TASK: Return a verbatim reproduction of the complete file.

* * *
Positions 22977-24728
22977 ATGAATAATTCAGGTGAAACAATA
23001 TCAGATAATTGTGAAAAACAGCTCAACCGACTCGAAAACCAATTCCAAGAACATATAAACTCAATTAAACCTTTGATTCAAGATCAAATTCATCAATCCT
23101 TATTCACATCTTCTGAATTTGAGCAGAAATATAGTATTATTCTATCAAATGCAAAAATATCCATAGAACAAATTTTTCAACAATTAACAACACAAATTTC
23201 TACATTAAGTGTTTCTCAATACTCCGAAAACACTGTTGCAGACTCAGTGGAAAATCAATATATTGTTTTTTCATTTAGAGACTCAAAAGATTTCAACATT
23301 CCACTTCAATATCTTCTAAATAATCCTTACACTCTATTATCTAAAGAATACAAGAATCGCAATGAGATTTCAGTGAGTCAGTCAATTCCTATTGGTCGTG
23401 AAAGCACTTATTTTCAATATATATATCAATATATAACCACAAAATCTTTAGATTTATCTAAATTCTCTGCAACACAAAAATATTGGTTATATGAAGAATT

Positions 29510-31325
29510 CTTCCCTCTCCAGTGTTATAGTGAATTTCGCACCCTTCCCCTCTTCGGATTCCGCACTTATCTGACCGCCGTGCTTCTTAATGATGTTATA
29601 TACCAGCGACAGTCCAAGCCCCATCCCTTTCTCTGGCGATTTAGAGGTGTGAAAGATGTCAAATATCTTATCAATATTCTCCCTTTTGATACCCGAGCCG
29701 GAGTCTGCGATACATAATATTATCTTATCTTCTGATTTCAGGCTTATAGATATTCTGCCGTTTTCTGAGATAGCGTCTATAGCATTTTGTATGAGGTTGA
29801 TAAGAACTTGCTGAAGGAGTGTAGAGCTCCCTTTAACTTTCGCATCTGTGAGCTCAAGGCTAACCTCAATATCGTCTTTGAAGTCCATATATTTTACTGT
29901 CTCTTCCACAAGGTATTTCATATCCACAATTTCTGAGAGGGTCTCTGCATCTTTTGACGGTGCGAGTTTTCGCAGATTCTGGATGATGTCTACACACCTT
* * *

Positions 22977-24728
22977 ATGAATAATTCAGGTGAAACAATA
23001 TCAGATAATTGTGAAAAACAGCTCAACCGACTCGAAAACCAATTCCAAGAACATATAAACTCAATTAAACCTTTGATTCAAGATCAAATTCATCAATCCT
23101 TATTCACATCTTCTGAATTTGAGCAGAAATATAGTATTATTCTATCAAATGCAAAAATATCCATAGAACAAATTTTTCAACAATTAACAACACAAATTTC
23201 TACATTAAGTGTTTCTCAATACTCCGAAAACACTGTTGCAGACTCAGTGGAAAATCAATATATTGTTTTTTCATTTAGAGACTCAAAAGATTTCAACATT
23301 CCACTTCAATATCTTCTAAATAATCCTTACACTCTATTATCTAAAGAATACAAGAATCGCAATGAGATTTCAGTGAGTCAGTCAATTCCTATTGGTCGTG
23401 AAAGCACTTATTTTCAATATATATATCAATATATAACCACAAAATCTTTAGATTTATCTAAATTCTCTGCAACACAAAAATATTGGTTATATGAAGAATT

Positions 29510-31325
29510 CTTCCCTCTCCAGTGTTATAGTGAATTTCGCACCCTTCCCCTCTTCGGATTCCGCACTTATCTGACCGCCGTGCTTCTTAATGATGTTATA
29601 TACCAGCGACAGTCCAAGCCCCATCCCTTTCTCTGGCGATTTAGAGGTGTGAAAGATGTCAAATATCTTATCAATATTCTCCCTTTTGATACCCGAGCCG
29701 GAGTCTGCGATACATAATATTATCTTATCTTCTGATTTCAGGCTTATAGATATTCTGCCGTTTTCTGAGATAGCGTCTATAGCATTTTGTATGAGGTTGA
29801 TAAGAACTTGCTGAAGGAGTGTAGAGCTCCCTTTAACTTTCGCATCTGTGAGCTCAAGGCTAACCTCAATATCGTCTTTGAAGTCCATATATTTTACTGT
29901 CTCTTCCACAAGGTATTTCATATCCACAATTTCTGAGAGGGTCTCTGCATCTTTTGACGGTGCGAGTTTTCGCAGATTCTGGATGATGTCTACACACCTT